All in all, Shadowless Sword is an entertaining film, albeit a hollow one. For viewers looking for some sword-on-sword action, it will definitely deliver, but the filmmakers seem to miss their own point by only presenting the flash of the kill and shortchanging the substance of the act.
This is a region 3 disc and so will only be compatible with multi-region players.
Shadowless Sword is given a sharp 2.25:1 anamorphic widescreen transfer. The colors pop, and I didn't notice any picture oddness. I was especially pleased with how nice the effects looked. The CGI never stood out, but fit perfectly with the rest of the scenes.
There are a couple of 5.1 sound mixes to choose from, both in DTS and Dolby Digital. The chaotic battle sequences are the true benchmark for a film like Shadowless Sword. It's easy to toss all the clanging of swords and grunts of the fighters into one big pile, but the folks behind the film make sure every effect is well-placed and distinct.
There are Korean and English subtitles. The English is pretty middle-of-the-road, with some grammatical ticks and the occasional misplaced or misspelled word. The translation could have used a little more finesse, but since the script was Shadowless Sword's weakest link, it probably isn't that great of a tragedy that someone says "query" when they meant "quarry." I thought at the beginning that the titles were passing a little fast, too, but things settled down as the film progressed.
You're going to be bummed when you put the bonus disc in, because it's simply packed with stuff: multiple behind-the-scenes features looking at battle sequences, set creation, and other aspects of production; deleted sequences; trailers; and a montage of stills and music that I suppose might be called a "music video." None of these impressive extras are subtitled in English, though, so not much good for the non-Korean speaking viewer. This drops my rating of the extras to a square middle: good features, too bad I can't watch them.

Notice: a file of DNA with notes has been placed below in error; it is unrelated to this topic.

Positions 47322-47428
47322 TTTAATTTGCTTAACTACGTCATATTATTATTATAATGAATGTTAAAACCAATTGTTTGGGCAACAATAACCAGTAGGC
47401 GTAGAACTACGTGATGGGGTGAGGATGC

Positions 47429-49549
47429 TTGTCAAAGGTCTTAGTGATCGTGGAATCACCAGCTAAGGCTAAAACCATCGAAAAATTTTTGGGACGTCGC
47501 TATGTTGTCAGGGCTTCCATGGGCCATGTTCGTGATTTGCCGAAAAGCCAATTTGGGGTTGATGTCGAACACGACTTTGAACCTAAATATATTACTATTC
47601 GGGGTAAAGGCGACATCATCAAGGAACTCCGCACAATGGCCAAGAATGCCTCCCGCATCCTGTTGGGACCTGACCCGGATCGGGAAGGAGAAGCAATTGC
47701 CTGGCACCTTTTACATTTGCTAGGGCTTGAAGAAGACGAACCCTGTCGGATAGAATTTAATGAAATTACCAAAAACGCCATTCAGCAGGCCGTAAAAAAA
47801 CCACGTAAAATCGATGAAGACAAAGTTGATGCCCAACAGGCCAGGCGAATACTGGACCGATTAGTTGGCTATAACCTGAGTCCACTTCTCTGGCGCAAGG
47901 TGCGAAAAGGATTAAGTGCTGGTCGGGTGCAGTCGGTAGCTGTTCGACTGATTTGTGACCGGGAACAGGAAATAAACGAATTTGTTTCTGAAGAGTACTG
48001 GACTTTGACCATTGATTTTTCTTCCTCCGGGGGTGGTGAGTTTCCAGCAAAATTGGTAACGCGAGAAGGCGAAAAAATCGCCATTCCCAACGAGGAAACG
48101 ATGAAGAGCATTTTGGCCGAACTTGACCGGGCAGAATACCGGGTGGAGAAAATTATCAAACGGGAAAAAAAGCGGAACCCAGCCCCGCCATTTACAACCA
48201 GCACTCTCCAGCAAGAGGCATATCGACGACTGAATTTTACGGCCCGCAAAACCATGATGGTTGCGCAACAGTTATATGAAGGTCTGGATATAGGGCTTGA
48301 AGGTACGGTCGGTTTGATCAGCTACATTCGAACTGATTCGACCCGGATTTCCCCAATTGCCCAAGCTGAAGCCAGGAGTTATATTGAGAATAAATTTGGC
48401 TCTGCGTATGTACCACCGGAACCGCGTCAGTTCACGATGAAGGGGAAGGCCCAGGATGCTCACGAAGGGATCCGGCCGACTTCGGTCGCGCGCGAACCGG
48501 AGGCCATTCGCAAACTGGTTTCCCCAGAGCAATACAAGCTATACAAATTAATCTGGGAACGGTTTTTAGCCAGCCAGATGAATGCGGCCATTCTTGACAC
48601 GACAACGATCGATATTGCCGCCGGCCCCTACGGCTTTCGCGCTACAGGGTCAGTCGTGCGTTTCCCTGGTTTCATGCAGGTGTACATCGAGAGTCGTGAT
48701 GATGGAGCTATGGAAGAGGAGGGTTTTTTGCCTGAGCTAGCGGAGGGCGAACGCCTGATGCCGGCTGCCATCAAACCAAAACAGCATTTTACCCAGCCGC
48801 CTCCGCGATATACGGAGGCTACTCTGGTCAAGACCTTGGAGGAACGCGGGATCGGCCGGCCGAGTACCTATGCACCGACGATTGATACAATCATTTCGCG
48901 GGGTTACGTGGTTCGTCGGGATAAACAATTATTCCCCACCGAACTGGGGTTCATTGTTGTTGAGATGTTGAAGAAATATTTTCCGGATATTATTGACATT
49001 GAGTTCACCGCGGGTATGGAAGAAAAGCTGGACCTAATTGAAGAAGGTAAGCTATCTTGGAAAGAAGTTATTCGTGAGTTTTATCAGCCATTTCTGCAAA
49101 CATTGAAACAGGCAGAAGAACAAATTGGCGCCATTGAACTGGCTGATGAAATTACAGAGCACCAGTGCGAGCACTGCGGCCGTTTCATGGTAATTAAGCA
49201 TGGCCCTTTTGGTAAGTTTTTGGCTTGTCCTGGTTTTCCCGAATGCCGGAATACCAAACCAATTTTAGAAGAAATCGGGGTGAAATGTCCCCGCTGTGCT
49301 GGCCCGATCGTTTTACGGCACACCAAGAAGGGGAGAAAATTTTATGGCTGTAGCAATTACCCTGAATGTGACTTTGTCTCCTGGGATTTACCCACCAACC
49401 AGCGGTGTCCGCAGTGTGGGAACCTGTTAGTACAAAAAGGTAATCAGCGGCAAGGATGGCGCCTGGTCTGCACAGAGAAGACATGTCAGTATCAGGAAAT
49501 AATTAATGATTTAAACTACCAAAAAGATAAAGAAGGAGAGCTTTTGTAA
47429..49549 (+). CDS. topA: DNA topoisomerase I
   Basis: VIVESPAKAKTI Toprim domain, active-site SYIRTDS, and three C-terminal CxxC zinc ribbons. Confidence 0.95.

The packaging of the set is pretty exceptional. Presented in a sturdy cardstock box, the magnetic lid opens to both sides, and then the interior flips up to reveal the two discs (making a sort of upside-down T). The artwork is printed with a gorgeous screen quality, making the container an art object while still remaining functional. You also get a bonus of a little padded pendant with a picture of the heroes, Jeong and So Ha.
Rent It. The action sequences in Shadowless Sword are exciting enough to keep fight fans from fidgeting, but for an overall movie experience, there are deeper wuxia offerings out there that you'd be more likely to choose over this when it came time for repeat viewings. It's too bad, because a little more focus on nuance in the script and performances would have pushed Shadowless Sword over the top.
Jamie S. Rich is a novelist and comic book writer. He is best known for his collaborations with Joelle Jones, including the hardboiled crime comic book You Have Killed Me, the challenging romance 12 Reasons Why I Love Her, and the 2007 prose novel Have You Seen the Horizon Lately?, for which Jones did the cover. All three were published by Oni Press. His most recent projects include the futuristic romance A Boy and a Girl with Natalie Nourigat; Archer Coe and the Thousand Natural Shocks, a loopy crime tale drawn by Dan Christensen; and the horror miniseries Madame Frankenstein, a collaboration with Megan Levens. Follow Rich's blog at Confessions123.com.